“We know this stuff affects us everyday. We saw it just this week in the Minneapolis school system and school district deciding to cut ties and end their relationship with that police department in light of what happened with George Floyd,” Williams piggybacks off of Muse’s point of the importance of local elections. “That only happened because the school board members and the folks running things in that education system that we vote for at the local level and local elections made that decision.” She continues to list examples of the primaries in New York state and the first Black mayor in Ferguson as a “full-circle moment” in light of the Mike Brown tragedy.

How timely is the insertion of YelloPain’s “My Vote Don’t Count” at this time, which has garnered over 1.1 million views on YouTube since its premiere in January. “All our votes really do count and they’ll really never let it show, so now I’m finna break it down because if I don’t you will probably never know,” he raps over the beat.

In the vid, YelloPain breaks down the government, branch by branch and role by role, and calls out the Black community who looks to the president to do the Congress’ job, when we don’t even participate in their semi-annual elections. “They election every two years, but we don’t ever even go to those. The Congress, they can raise minimum wage, but we ain’t even really know it though,” he spits.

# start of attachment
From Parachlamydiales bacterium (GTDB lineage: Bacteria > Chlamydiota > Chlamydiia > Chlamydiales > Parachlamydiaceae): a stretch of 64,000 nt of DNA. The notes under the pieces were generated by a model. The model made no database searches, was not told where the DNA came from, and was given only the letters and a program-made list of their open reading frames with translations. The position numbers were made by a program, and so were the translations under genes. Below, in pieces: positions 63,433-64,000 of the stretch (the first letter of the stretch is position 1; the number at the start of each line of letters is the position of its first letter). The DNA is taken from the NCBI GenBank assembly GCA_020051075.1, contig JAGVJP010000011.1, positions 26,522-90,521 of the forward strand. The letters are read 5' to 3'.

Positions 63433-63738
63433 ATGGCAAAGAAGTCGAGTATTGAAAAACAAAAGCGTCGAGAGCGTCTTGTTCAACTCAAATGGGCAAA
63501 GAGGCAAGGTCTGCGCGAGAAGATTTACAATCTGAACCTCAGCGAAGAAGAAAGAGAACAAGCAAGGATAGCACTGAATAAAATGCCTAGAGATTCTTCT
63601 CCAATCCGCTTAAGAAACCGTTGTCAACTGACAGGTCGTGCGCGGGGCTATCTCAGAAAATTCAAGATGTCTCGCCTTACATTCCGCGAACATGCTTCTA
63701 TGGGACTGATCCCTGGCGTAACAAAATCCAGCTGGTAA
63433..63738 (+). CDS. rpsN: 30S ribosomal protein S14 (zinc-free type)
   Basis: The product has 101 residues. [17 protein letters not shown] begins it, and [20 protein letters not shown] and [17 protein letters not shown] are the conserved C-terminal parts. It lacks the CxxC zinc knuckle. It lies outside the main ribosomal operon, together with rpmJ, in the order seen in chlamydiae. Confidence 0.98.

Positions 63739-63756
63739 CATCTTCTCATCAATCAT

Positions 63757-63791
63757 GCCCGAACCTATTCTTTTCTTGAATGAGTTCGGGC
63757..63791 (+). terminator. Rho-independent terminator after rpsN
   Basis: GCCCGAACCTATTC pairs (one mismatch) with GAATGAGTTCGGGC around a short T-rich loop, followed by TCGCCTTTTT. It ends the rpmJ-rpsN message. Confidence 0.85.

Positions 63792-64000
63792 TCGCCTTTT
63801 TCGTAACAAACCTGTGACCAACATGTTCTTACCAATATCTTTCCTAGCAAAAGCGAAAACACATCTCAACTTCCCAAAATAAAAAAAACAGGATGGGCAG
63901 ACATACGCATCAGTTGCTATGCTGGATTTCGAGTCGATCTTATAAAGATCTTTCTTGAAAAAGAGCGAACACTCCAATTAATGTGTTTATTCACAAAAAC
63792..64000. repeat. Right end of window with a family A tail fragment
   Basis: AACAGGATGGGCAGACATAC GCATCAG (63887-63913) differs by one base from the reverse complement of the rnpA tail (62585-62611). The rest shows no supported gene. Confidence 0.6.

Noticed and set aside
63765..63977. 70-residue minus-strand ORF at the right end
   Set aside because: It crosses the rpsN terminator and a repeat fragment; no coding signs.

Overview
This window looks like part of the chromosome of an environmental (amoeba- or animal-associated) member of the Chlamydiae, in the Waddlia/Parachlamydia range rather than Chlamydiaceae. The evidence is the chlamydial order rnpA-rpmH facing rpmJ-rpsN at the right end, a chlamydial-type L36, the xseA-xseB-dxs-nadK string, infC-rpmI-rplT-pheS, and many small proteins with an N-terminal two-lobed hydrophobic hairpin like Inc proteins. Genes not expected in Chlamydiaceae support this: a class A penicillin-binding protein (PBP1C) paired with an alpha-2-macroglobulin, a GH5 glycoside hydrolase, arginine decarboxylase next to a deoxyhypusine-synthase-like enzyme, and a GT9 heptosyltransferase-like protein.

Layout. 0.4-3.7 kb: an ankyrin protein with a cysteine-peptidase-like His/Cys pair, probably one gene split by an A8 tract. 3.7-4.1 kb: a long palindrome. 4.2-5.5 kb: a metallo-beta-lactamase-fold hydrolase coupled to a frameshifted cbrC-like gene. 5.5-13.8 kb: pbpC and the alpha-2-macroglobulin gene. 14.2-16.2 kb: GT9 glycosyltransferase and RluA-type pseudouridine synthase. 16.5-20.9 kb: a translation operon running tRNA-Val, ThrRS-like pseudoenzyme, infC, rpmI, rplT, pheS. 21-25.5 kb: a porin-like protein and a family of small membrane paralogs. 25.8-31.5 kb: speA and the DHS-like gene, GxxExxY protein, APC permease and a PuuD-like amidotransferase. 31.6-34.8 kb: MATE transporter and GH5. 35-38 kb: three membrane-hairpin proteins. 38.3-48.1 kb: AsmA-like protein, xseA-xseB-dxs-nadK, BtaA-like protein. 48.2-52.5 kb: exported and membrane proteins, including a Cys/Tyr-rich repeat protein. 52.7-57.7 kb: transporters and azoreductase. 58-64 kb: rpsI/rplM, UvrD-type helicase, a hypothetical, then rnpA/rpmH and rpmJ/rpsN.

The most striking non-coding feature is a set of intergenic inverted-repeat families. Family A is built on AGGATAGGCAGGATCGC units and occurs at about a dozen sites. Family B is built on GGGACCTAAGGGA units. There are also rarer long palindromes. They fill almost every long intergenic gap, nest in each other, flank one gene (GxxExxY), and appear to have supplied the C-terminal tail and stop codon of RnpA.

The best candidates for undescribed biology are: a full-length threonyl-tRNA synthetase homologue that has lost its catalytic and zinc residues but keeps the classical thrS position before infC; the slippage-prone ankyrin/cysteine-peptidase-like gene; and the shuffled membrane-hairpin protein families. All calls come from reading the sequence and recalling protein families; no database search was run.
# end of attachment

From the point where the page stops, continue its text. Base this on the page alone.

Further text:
Next up is “Insecure” actor Sarunas Jackson on the responsibility of celebrities and influencers to speak up on important subject matters such as the killings of unarmed Black men and women, and the COVID-19 pandemic. “Yes, we do have a responsibility. That’s what I believe,” Jackson starts, but clarifies that he doesn’t believe that they should feel obligated to do anything if “they are not comfortable, if they are not equipped, and if they are not educated.” To this, he proposes an easy solution: Get equipped and get educated because “when you get equipped, you become comfortable.”

The Philly native continues to bring his attention to those who are Black public figures and benefiting from Black viewership, Black dollars, Black consumption, live a luxurious life as a result of Black culture. As a Los Angeles resident, Jackson speaks out against the LAPD, how they take up 54% of the budget (which totals $3 billion), and our need to defund the police. “The mayor of Los Angeles finally has agreed to cut down the budget for the police force from between $100-150 million. Now that’s just a baby step. We have way more to go,” the actor concludes before blessing us with well wishes.